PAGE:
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S.A. Bent, comp.  Familiar Short Sayings of Great Men.  1887.
 
John Milton
 
        [Born in London, Dec. 9, 1608; educated at Cambridge; wrote his first poems, 1632–37; travelled on the Continent; Latin secretary to the Council of State, 1648–49; published “Paradise Lost,” 1667; “Paradise Regained,” 1671; died November, 1674.]
  1
 
It is my way to suffer no impediment, no love of ease, no avocation whatever, to chill the ardor, to break the continuity, or to divert the completion, of my literary pursuits.
          Letter to a friend, some years after leaving college; as in “Lycidas” he says,—
        “Fame is the spur that the clear spirit doth raise
(That last infirmity of noble minds)
To scorn delights, and live laborious days.”
  2
 
Our country is wherever we are well off.
          Letter to P. Heinbach, Aug. 15, 1666; a translation of the Latin, “Patria est, ubicunque est bene,” quoted by Cicero (“Tusculan Disputations,” V. 37) from the poet Pacuvius, 220 B.C. The words “ubi bene, ibi patria,” serve as a refrain to Hückstädt’s song, “Ueberall bin ich zu Hause.” Aristophanes (“Plutus”) and Euripides (“Fragmenta Incerta”) express the idea in nearly similar terms. Philiskus said to Cicero (“Dion Cassius,” i. 171), “Nowhere do countries confer fortune or misfortune: each man for himself makes his own country as well as his own fortune.” Algernon Sidney’s motto was, “Where liberty is, there is my country.”
        “Well may your hearts believe the truths I tell:
’Tis virtue makes the bliss, where’er we dwell.”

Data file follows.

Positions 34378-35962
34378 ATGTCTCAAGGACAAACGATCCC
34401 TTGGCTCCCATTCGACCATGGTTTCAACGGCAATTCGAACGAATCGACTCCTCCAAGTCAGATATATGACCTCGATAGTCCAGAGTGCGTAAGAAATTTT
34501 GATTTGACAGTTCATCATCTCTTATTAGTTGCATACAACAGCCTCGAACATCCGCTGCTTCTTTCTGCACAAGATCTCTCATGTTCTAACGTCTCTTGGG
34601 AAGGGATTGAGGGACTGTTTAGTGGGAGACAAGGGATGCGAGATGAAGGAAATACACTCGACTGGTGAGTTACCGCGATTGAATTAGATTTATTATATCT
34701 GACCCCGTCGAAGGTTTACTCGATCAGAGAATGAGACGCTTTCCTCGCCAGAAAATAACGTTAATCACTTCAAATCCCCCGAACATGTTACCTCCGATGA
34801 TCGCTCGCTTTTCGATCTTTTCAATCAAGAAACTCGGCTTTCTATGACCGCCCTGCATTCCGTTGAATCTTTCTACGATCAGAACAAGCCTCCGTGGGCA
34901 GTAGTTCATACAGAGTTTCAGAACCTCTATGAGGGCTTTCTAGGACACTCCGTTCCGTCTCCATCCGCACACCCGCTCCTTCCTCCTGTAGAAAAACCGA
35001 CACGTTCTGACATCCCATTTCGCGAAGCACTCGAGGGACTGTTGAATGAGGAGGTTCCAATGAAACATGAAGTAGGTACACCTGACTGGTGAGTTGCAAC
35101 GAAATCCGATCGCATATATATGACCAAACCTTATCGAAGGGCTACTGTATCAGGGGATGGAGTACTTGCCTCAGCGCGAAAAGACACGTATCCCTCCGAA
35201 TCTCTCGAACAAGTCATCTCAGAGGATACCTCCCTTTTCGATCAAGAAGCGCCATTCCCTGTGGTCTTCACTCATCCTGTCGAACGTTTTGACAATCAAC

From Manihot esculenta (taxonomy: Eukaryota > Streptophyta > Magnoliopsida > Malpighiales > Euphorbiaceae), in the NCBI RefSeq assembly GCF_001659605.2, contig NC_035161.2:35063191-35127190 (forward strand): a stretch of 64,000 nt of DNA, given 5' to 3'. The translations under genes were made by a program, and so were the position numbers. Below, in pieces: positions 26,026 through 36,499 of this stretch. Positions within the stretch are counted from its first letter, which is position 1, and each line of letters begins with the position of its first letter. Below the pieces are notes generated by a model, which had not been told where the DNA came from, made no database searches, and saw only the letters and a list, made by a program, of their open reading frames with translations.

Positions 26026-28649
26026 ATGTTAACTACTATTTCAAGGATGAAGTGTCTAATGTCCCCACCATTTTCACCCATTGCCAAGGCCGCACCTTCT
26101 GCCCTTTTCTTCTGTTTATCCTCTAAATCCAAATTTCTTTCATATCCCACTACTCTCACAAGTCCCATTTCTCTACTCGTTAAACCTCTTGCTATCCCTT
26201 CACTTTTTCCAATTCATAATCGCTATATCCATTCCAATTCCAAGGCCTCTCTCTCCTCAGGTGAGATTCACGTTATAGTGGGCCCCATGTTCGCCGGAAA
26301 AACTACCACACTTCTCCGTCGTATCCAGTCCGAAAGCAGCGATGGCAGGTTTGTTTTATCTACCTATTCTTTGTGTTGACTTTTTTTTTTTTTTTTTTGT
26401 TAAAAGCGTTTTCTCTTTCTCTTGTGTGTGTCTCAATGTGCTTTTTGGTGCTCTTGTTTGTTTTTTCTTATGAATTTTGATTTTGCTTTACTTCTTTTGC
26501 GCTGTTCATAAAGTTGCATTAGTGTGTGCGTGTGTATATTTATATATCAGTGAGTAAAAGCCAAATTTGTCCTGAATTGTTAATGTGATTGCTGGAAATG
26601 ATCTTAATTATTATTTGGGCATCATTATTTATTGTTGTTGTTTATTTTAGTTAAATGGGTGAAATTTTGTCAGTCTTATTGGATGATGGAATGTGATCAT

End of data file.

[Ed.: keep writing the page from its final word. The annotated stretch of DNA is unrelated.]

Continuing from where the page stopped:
COLLINS: Eclogue I. 5.    
But compare Goldsmith—
        “Such is the patriot’s boast, where’er we roam,
His first, best country ever is at home.”
Traveller, 73.    
Voltaire said, “Our country is the spot to which our affections cling.”
  “I do not call the sod under my feet my country,” said Coleridge; “but language, religion, laws, government, blood,—identity in these makes men of one country.”
  Ovid, who bore with so little fortitude his banishment to Sarmatia, wrote during his exile (“Fasti,” I. 501): “The whole earth is the brave man’s country” (Omne solum forti patria est). Nature, however, uttered a truer cry when she forced from him the confession of the indescribable attraction of one’s native land, which no man can forget—
        “Nescio quâ natale solum dulcedine cunctos
Ducit, et immemores non sinit esse sui.”
  3
 
One tongue is sufficient for a woman.
          The answer attributed to Milton when asked if he would instruct his daughters in foreign languages.
  4
 
 
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